parties/points of view. This activity requires roles of different kinds which will suit the diverse needs in the classroom (e.g., a student who
cannot walk can be the newsroom person; students who cannot speak can rather act as the camera person).
Resources: 1) http://citz.co.uk/images/fileuploads/Intro_to_Drama_Resource_Pack_v2.pdf
2) http://brockdrama101.blogspot.ca/2012/12/strategy-4-news-report_12.html
Graffiti Strategy
Description: This strategy involves students working in groups to generate and record ideas on chart paper. Students will be split into groups
and each group will have a piece of chart paper and a different coloured marker. Each chart paper will display a question or a topic for the
groups to respond to. The groups travel in rotation from chart to chart, writing responses to the topic in and out of role and responding to
comments previously written by other groups. The teacher can choose to assign roles within the groups (e.g., recorder and reporter) and the
activity topic can be based on a text that was read in class.
Curriculum (Grade 5): Overall - B1. Creating and Presenting: apply the creative process (see pages 1922) to process drama and the
development of drama works, using the elements and conventions of drama to communicate feelings, ideas, and multiple perspectives.
Specific - B1.1 engage actively in drama exploration and role play, with a focus on identifying and examining a range of issues, themes, and
idea from a variety of fiction and non-fiction sourced and diverse communities, times, and places.
Classroom Example: Grade 5 students will take on the roles of the bully, the bystander, and the victim during the Graffiti strategy. The
students will work with their peers to act and write out the feelings of individuals involved in bullying. This activity is integrated with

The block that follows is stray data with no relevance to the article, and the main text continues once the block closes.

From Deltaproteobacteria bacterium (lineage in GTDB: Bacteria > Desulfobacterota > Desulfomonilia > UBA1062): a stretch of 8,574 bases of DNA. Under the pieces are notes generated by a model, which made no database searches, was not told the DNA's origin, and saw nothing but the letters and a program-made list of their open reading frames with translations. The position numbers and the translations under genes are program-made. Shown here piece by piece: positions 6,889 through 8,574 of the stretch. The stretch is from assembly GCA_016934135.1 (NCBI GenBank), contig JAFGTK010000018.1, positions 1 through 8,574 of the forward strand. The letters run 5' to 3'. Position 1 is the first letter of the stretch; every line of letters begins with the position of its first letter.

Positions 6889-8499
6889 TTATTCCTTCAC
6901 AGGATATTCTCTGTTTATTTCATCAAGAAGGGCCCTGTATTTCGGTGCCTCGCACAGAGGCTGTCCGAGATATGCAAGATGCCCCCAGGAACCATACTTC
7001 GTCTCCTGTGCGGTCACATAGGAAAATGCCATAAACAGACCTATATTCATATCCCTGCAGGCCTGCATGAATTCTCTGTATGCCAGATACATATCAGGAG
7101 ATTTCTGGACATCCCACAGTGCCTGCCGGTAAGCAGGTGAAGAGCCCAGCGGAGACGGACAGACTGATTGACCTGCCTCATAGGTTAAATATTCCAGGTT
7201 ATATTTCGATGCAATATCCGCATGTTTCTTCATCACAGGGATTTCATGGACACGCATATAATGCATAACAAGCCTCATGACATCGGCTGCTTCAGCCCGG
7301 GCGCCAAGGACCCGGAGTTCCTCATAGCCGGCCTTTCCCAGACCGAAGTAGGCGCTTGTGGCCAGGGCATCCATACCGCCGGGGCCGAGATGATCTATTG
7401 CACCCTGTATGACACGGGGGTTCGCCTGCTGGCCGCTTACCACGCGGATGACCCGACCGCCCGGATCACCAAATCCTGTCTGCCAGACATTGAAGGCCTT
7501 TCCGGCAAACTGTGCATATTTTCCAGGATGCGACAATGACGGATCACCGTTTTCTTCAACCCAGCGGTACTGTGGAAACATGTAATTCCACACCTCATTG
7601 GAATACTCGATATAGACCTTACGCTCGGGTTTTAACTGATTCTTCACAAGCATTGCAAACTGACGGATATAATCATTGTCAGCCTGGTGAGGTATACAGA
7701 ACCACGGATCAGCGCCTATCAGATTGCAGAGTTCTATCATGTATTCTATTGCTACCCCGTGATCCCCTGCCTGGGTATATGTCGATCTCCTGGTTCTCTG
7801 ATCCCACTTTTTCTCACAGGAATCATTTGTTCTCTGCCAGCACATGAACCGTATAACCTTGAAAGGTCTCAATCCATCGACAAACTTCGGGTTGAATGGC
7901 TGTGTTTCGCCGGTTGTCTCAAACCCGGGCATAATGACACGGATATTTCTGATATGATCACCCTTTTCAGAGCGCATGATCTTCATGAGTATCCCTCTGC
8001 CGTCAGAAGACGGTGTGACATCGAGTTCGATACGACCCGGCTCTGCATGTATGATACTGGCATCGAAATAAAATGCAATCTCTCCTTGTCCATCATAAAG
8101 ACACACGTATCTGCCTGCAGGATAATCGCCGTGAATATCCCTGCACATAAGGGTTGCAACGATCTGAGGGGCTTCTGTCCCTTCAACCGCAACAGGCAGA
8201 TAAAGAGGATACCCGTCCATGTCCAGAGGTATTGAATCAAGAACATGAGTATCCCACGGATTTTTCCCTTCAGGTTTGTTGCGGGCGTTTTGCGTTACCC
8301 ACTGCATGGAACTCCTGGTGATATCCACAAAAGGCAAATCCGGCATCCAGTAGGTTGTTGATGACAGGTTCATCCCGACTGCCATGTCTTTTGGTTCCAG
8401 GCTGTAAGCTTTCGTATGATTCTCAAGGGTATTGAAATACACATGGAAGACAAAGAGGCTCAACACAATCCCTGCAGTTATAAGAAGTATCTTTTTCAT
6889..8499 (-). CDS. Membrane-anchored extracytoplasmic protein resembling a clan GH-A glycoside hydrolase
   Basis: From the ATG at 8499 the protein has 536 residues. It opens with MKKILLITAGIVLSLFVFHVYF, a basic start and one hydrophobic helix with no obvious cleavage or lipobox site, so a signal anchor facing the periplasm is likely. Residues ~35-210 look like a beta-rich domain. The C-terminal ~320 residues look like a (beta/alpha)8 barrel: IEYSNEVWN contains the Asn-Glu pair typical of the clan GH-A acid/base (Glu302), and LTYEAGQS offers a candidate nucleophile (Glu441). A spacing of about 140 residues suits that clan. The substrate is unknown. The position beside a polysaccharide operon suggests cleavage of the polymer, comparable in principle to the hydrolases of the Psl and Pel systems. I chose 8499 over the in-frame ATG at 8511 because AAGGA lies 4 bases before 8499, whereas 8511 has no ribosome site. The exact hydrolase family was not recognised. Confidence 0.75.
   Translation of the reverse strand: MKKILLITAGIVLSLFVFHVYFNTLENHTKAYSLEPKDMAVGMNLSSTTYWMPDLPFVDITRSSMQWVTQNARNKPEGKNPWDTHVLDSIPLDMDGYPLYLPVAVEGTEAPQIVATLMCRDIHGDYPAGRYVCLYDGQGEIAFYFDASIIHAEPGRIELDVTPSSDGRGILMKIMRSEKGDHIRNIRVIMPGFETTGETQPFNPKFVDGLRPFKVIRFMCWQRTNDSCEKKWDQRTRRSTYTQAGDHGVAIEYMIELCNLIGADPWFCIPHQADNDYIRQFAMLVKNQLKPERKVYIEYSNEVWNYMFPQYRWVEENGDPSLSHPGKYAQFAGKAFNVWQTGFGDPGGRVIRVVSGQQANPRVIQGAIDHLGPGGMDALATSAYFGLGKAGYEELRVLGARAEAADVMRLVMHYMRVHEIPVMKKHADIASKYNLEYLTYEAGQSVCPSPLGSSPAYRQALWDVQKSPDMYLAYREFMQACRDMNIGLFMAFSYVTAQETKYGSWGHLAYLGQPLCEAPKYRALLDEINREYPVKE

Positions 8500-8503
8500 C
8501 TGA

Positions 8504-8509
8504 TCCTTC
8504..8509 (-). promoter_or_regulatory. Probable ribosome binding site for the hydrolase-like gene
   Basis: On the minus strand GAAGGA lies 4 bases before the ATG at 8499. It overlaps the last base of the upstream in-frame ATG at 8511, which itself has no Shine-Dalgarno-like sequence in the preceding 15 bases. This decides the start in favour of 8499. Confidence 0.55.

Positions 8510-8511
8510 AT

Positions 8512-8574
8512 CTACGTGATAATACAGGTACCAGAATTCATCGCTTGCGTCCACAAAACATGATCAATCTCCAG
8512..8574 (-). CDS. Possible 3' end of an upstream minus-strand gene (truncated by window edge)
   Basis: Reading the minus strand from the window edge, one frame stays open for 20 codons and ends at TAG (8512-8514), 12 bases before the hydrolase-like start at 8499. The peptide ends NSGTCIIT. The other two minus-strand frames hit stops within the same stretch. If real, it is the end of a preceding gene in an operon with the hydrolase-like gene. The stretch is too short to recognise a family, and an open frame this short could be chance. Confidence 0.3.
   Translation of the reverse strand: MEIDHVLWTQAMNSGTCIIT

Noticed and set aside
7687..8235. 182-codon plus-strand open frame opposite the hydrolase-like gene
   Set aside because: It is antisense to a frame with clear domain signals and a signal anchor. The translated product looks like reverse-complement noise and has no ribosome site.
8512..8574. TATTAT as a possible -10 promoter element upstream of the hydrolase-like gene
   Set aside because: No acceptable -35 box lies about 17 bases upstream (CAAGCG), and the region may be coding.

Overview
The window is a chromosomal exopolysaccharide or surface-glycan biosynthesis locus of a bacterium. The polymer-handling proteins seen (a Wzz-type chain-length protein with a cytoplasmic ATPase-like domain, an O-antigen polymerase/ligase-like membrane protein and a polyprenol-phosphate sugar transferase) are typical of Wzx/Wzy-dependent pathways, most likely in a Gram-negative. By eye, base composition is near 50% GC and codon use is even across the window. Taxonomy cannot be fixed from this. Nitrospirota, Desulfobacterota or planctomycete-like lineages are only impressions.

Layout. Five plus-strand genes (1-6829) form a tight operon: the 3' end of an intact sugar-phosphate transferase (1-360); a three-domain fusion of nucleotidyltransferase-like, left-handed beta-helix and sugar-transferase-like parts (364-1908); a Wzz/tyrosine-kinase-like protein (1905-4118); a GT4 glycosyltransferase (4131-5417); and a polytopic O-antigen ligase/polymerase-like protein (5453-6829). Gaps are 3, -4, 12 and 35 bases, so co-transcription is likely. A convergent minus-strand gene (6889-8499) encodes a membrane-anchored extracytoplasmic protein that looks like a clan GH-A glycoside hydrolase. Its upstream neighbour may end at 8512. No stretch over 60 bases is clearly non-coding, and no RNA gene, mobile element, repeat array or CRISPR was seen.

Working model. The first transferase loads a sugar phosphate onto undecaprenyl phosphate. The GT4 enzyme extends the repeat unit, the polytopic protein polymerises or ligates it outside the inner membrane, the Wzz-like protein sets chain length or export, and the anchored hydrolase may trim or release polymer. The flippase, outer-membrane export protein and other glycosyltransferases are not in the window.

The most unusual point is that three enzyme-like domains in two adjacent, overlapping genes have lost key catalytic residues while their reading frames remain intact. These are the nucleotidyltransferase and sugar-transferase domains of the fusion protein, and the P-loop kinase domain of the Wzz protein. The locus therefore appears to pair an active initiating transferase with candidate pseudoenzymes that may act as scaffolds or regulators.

language arts, as it requires students to communicate their thoughts about bullying through different perspectives through written and spoken
word. It is also connected to grade 5 health. The specific expectation C3.2 requires students to explain how a persons actions (bullying) can

affect the feelings, self-concept, emotional well-being, and reputation of themselves and others. Students will have to think of all of these
factors when collaboratively generating and recording their ideas on chart paper.
Extensions/Modifications: Younger students can choose to draw pictures instead of writing out their answers. Older students can summarize
and present their ideas to the class and write a response piece to the activity. Teachers can pre-teach some vocabulary related to the topic or
issues, to support struggling or English Language Learners and can put key words on a Word Wall. The roles involved in this activity can be
differentiated to suit the needs of students. For example, the teacher can assign two students the role of reporter, to ensure that struggling or
English Language Learners are supported if they are chosen for that role. This strategy can be utilized in any grade, as the teacher can choose
the subject matter and the level of difficulty.
Resources: 1) http://www.edu.gov.on.ca/eng/studentsuccess/thinkliteracy/files/ThinkLitDramaDance.pdf
2) http://www.eworkshop.on.ca/edu/pdf/Mod36_coop_graffiti.pdf
Alter Ego
Description: Alter ego is the drama strategy where students work in pairs, one as the role and one as that role's thoughts. The student playing
the role plays out the action and speaks the scripted dialogue, and the student playing the alter-ego speaks and acts out the inner thoughts and
feelings that the character may be having. This strategy deepens the understanding of a characters personality and is a great way to reveal
what they might be truly feeling about a given situation.
Curriculum (Grade 4); Overall - B1. Creating and Presenting: apply the creative process to dramatic play and process drama, using the
elements and conventions of drama to communicate feelings, ideas, and stories. Specific: demonstrate an understanding of the element of role
by selectively using a few other elements of drama to build belief in a role and establish its dramatic context. B1.3: plan and shape the
direction of the drama or role play by posing questions and working with others to find solutions, both in and out of role.